1946's "Scared to Death" marked the second and last teaming of Bela Lugosi with George Zucco, two years after costarring in Monogram's "Voodoo Man." Clearly an oddity even by the usual standards of Poverty Row, an independent production from short lived Golden Gate Pictures that was shot as "Accent on Horror" in March 1946 on two strip Cinecolor (a process mainly used for outdoor adventures like Lon Chaney's "Albuquereque" and "16 Fathoms Deep"). Four years before Billy Wilder's "Sunset Blvd." used the same device to have its story being narrated by a corpse, we open in the morgue where an autopsy will determine the cause of death of neurotic Laura Van Ee (Molly Lamont), who wed husband Ward (Roland Varno) during an alcoholic haze and now stubbornly refuses to grant him the divorce he requests. Both reside at the isolated sanitarium run by his father, Dr. Joseph Van Ee (Zucco, replacing a dying Lionel Atwill), whose experience in such cases leads him to believe that his daughter-in-law may suffer a nervous breakdown at any time. Laura is so belligerent she practically dares Ward to strangle her, convinced that he and his father are out to drive her insane and terrified by some dark secret from her past, threatening the maid Lilybeth (Gladys Blake) for delivering a box containing a wax head in Laura's image. Ward discovers a wartime photo depicting two masked performers from Paris, Rene and Laurette, believing his wife to be Laurette and suspecting that she's still married to another man. Would be bodyguard Bill Raymond (Nat Pendleton) is a real bungler who parades up and down the stairs in search of a crime he can solve so that he can return to his position in homicide, while Lugosi makes his entrance as Van Ee cousin Professor Leonide at the 8 minute mark (16 minutes screen time) with dwarf companion Angelo Rossitto, a master stage magician who had spent time in the facility 20 years earlier, escaping through one of his own secret tunnels. No one apart from Leonide acts suspiciously, though reporter Terry Lee (Douglas Fowley) represents the audience's exasperation in trying to make sense of things during the picture's second half. The final link to Laura's background is an eerie green mask that regularly appears at a window, all that's necessary to put her on a slab pending further investigation. In the Monogram tradition, a deviously simple minded storyline emerges convoluted, and for once George Zucco may have a larger role than Bela, though Nat Pendleton's foibles eat up the lion's share of screen time to the film's detriment. There just isn't much life to the whole thing, revenge from beyond the grave merely a hoax with the two stars doing their best to bolster its appeal, a one time only broadcast on Pittsburgh's Chiller Theater in 1973.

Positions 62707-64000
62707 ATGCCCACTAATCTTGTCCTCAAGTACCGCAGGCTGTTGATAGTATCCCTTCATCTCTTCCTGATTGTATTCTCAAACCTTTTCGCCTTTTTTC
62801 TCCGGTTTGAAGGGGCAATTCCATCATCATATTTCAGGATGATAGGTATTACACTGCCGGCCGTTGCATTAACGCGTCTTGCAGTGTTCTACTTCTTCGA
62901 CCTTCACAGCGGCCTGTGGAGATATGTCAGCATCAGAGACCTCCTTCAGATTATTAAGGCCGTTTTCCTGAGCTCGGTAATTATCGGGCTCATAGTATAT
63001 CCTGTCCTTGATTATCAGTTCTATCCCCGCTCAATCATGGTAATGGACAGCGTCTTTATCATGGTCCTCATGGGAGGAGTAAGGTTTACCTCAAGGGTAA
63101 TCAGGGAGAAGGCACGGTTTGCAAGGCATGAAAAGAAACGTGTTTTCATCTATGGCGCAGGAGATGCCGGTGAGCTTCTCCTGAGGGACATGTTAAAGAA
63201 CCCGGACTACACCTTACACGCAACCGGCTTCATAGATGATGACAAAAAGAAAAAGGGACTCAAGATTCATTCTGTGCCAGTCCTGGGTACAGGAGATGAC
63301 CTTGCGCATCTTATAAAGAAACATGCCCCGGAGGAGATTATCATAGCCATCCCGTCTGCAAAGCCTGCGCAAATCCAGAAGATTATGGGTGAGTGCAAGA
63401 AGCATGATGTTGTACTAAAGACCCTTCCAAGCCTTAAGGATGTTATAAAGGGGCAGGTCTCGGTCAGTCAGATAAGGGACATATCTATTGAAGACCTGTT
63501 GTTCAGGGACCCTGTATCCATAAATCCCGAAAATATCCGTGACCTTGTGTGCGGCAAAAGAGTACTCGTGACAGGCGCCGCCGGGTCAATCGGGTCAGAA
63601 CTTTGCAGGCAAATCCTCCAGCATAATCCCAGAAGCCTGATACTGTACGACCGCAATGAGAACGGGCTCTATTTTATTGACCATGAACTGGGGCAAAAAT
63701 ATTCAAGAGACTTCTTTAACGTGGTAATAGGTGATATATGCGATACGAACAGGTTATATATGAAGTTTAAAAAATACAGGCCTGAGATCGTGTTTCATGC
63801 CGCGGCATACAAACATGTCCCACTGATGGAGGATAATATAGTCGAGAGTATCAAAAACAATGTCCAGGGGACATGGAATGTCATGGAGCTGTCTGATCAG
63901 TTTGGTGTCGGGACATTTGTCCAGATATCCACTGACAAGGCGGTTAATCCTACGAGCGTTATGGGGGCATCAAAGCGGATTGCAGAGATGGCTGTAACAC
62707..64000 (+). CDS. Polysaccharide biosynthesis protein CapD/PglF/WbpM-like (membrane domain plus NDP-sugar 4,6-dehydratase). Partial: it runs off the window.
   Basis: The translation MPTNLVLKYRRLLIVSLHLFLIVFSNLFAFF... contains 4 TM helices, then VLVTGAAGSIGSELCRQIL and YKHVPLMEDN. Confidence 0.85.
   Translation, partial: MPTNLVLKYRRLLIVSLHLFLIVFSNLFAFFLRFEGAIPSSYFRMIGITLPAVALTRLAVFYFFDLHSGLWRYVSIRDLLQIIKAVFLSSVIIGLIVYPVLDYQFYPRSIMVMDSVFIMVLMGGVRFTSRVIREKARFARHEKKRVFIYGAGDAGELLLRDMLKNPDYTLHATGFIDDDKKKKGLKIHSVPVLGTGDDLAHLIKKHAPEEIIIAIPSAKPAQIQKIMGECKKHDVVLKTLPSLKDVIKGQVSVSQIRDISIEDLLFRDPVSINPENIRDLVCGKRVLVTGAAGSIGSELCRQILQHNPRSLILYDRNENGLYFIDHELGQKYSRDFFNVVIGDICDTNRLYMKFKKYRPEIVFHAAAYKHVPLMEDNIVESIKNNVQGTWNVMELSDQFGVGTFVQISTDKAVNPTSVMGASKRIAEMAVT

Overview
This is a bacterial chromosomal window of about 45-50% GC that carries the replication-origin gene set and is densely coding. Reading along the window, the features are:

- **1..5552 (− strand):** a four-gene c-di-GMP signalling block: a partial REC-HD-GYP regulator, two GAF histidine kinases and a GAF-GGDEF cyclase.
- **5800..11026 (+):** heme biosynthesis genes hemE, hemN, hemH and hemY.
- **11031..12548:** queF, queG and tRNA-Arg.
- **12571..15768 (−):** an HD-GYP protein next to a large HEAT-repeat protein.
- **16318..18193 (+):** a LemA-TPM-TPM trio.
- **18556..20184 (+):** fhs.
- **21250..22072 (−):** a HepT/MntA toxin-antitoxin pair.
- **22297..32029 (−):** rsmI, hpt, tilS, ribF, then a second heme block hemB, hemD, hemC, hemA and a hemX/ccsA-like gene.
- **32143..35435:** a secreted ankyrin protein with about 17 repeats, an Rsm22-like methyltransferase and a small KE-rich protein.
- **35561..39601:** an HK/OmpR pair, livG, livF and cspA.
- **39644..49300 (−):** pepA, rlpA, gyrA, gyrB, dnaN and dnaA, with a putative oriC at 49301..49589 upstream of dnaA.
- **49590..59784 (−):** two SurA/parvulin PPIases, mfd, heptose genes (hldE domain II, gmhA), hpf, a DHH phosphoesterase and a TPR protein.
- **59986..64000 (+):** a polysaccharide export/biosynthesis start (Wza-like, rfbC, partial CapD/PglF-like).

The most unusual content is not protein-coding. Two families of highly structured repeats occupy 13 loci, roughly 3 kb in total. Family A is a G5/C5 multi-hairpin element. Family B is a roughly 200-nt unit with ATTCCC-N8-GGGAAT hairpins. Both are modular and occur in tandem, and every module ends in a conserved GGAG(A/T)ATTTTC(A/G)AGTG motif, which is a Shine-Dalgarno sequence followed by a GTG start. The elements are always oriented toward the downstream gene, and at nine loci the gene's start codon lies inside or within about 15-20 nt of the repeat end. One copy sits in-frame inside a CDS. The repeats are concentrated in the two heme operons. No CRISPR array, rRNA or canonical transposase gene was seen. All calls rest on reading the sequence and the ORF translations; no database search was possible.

1942's "Black Dragons" came third in the run of 9 Monogram titles for Bela Lugosi (working title "Yellow Menace"), a great improvement on the listless "Spooks Run Wild," its topicality and implausible plotline not preventing it from being one of his better vehicles of the decade ("Bowery at Midnight" easily tops them all). America's recent entry to WW2 finds a meeting of powerful businessmen engaged in strategy at the Washington D. C. home of Dr. Bill Saunders (George Pembroke) when a stranger arrives, a patient calling himself Monsieur Colomb (Lugosi), proceeding to put the drugged doctor to bed while taking up residence as permanent houseguest. By morning, the corpse of Kearney (Max Hoffman Jr.), one of the Saunders guests, is found on the steps of the now closed Japanese Embassy, with a Japanese dagger in his cold hand, just as the doctor's niece Alice (Joan Barclay) unexpectedly shows up to visit her uncle. Puzzled at the locked door to Saunders' bedroom, she is soon befriended by FBI agent Dick Martin (Clayton Moore), who appears too late to prevent the death of Wallace (Edward Peil Sr.), sneaking into the house in search of something only to find a fatal encounter with Colomb. Now that two of the six are deceased, the panicked Van Dyke (Irving Mitchell) is targeted for elimination by Ryder (Robert Fiske) in the Saunders basement, each one shooting the other to spare Colomb from killing them himself (their bodies are also dumped at the Japanese Embassy). Only New York banker Hanlon (Robert Frazer) is left to be used as bait for the murderer, but it won't be long before full vengeance is achieved at the expense of Dr. Saunders. The final reveal is shown during the last 7 minutes, as outrageous as a Monogram script can be, but with 17 1/2 minutes screen time Lugosi enjoys one of his few meaty roles at this stage, with an attractive leading lady in Joan Barclay seemingly drawn to him (no wonder, as they previously costarred in Sam Katzman's 1936 serial "Shadow of Chinatown"). Wallace is attacked from behind in a loud struggle leading to a humorous exchange, Colomb claiming to have awkwardly stumbled, and that the cries heard were his own humming: "is my voice as bad as that?" It's rather a shame that Alice's flirtatious nature must be shot down, but it must have been a treat for the 59 year old Bela to be flattered on screen for his looks, a far cry from his butler in Universal's upcoming "Night Monster," described by Janet Shaw's beautiful maid as looking like 'something you'd find under a wet rock.' The victims are unfortunately a rather undistinguished lot, but Robert Frazer stands out if only for his appearance in 1932's "White Zombie," plus Lionel Atwill's "The Vampire Bat." Just three months following his only brush with Universal horror, "The Strange Case of Doctor Rx," director William Nigh was previously at the helm for Lugosi's earliest Monogram, "The Mysterious Mr. Wong," best remembered for a Boris Karloff six pack, five Mr. Wong entries plus 1940's "The Ape."